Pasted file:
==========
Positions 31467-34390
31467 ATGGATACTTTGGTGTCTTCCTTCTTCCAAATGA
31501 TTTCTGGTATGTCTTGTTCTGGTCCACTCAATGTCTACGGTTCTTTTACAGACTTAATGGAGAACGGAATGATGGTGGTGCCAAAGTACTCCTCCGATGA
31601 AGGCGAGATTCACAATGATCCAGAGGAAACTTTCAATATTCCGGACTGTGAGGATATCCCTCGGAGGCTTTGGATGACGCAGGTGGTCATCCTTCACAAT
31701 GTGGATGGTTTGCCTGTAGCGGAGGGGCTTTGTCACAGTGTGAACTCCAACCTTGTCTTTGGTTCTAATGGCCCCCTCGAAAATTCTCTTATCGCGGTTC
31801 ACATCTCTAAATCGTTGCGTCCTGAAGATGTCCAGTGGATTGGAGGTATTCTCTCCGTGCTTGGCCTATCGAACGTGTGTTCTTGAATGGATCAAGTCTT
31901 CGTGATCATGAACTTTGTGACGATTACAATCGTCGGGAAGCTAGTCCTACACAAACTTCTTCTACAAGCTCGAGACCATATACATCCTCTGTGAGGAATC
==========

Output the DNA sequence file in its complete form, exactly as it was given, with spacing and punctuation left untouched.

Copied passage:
Positions 31467-34390
31467 ATGGATACTTTGGTGTCTTCCTTCTTCCAAATGA
31501 TTTCTGGTATGTCTTGTTCTGGTCCACTCAATGTCTACGGTTCTTTTACAGACTTAATGGAGAACGGAATGATGGTGGTGCCAAAGTACTCCTCCGATGA
31601 AGGCGAGATTCACAATGATCCAGAGGAAACTTTCAATATTCCGGACTGTGAGGATATCCCTCGGAGGCTTTGGATGACGCAGGTGGTCATCCTTCACAAT
31701 GTGGATGGTTTGCCTGTAGCGGAGGGGCTTTGTCACAGTGTGAACTCCAACCTTGTCTTTGGTTCTAATGGCCCCCTCGAAAATTCTCTTATCGCGGTTC
31801 ACATCTCTAAATCGTTGCGTCCTGAAGATGTCCAGTGGATTGGAGGTATTCTCTCCGTGCTTGGCCTATCGAACGTGTGTTCTTGAATGGATCAAGTCTT
31901 CGTGATCATGAACTTTGTGACGATTACAATCGTCGGGAAGCTAGTCCTACACAAACTTCTTCTACAAGCTCGAGACCATATACATCCTCTGTGAGGAATC